I would like it to be said of me that I knew how to live well.  Not so much a materialistic life, but in having a purposeful life.  That I gave whenever I could and I made a difference in my part of the world. That I dared to dream and reach for the stars and when I reached them I didn’t stop there. I became the person that my family believed that I could be, who was humble, full of integrity, honor and of good character. Who was loyal to all those who across my path. Helpful, caring and compassionate to everyday strangers.  That I lived a life of service to others never taking more then what I needed.  Living at the pace of nature and being true to myself and my purpose in life.

My Reflection

If someone were to ask me if I would I change anything that happened to me my answer would be …. No!   This is my climb.

My life has been a wonderful journey of ups and downs.  There have been twists and turns along the way some of them good and some of them bad, but all of them have shaped me into who I am today. If someone were to ask me if I would I change anything that happened to me my answer would be …. No!   This is my climb.   And when I get to the top of the mountain’ I will look for a even taller mountain to climb next.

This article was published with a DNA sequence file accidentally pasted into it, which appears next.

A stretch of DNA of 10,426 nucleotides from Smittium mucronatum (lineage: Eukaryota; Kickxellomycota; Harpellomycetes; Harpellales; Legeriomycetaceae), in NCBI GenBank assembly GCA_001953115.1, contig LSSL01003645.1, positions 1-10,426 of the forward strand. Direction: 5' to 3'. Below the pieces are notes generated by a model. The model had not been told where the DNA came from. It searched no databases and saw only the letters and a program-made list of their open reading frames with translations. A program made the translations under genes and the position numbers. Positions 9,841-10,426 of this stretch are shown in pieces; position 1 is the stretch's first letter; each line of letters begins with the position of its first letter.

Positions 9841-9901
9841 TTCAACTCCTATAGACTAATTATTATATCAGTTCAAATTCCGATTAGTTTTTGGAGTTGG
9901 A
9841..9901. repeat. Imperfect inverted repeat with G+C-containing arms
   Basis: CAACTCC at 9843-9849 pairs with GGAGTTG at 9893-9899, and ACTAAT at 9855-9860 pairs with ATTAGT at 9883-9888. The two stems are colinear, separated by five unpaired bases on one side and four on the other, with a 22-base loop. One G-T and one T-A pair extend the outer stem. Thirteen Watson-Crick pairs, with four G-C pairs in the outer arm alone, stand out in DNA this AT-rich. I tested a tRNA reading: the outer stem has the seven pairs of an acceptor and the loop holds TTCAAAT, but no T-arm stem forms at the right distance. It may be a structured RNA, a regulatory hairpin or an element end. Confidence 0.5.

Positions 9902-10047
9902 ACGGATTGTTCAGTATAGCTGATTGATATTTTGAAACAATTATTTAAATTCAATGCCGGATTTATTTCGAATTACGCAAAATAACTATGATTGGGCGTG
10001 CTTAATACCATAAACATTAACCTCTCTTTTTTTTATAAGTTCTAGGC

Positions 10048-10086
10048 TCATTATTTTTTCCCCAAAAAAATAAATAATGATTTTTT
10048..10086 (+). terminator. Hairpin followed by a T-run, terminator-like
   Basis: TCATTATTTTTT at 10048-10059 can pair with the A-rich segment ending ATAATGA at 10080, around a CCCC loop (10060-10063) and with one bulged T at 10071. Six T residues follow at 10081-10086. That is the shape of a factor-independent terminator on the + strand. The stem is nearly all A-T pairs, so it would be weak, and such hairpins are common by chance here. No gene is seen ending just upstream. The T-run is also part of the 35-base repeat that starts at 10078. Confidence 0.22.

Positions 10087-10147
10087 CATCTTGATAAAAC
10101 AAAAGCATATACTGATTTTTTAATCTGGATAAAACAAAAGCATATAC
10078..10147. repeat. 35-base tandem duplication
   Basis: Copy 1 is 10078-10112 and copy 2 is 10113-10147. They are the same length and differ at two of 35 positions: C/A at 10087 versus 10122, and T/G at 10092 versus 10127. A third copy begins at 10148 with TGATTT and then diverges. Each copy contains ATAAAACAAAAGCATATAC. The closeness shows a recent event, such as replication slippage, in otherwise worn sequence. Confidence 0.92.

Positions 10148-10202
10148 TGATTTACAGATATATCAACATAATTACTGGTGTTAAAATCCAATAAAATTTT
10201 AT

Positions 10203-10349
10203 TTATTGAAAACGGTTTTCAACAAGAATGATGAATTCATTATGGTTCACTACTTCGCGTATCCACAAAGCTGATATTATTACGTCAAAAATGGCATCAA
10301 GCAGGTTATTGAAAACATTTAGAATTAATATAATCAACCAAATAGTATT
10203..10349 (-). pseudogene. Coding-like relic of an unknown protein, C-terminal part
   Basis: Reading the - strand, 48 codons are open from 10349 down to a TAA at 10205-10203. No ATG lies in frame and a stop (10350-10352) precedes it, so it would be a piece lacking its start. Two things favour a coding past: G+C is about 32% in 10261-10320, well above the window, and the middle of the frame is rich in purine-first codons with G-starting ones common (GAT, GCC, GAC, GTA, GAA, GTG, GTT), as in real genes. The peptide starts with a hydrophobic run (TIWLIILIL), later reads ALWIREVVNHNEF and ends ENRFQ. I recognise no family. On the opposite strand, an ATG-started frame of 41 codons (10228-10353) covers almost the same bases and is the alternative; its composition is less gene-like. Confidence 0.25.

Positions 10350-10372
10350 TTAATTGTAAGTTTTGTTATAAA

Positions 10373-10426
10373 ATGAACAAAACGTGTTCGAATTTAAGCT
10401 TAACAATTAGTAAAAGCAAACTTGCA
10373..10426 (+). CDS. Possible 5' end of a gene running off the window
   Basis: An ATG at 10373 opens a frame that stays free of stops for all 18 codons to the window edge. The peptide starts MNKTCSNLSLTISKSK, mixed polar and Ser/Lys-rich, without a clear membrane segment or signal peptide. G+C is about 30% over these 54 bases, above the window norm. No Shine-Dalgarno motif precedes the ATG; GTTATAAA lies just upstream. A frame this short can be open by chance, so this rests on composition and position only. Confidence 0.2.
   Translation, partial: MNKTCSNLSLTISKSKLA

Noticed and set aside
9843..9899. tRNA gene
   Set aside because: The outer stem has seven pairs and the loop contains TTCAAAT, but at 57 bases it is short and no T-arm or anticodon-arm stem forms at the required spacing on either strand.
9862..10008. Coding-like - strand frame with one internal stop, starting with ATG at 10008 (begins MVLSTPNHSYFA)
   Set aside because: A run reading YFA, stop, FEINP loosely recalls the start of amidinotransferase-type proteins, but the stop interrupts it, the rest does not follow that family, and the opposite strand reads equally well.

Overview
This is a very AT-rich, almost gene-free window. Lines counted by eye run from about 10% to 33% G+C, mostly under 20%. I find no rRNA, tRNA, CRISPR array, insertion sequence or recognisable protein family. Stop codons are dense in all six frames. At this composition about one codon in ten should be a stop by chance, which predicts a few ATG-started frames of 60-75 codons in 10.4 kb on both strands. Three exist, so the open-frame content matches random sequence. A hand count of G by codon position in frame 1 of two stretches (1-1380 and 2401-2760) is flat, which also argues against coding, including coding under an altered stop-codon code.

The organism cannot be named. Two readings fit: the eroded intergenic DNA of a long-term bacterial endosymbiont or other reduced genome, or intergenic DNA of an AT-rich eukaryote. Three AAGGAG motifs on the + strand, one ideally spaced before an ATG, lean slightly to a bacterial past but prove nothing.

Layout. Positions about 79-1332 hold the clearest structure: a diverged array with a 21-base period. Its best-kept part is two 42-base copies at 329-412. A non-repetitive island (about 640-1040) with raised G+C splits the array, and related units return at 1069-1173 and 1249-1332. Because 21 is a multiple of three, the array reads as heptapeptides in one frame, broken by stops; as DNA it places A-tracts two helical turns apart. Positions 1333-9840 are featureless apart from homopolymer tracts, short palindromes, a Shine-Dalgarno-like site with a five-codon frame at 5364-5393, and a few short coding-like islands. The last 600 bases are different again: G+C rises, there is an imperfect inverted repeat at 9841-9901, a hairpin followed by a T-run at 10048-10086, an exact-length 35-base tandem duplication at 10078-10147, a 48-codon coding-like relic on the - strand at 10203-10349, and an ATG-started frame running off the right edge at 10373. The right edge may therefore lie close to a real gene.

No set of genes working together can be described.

I believe there’s good in everything and everyone. Maybe they didn’t have the best start in life or the same opportunities. Maybe they didn’t have that support system that was needed to help them and guide them on their way but there is good in everyone regardless of who they are.  It is not up to me to judge why that person is the way they are or why they act the way they do. That is none of my business.

What is within my power is to be able to help others to make a difference in a world that seems to have gone dark. I am a fortunate and blessed individual who wants to share the bounty of my blessings.   Life is a learning process with every step it as a process of learning helping us to become who we were meant to be. It is being true to ourselves and living our true purpose in life. Not settling for a life that we don’t want, but having a life that we do what we love and we love.  It is about being not just a blessing to ourselves, but a blessing to others  without judgement or hatred. It is about constantly striving to be better than what we are and creating a better tomorrow for the generations to come.

EULOGY: Michael Dunn

by Michael Dunn

Age 58. Harrison, ME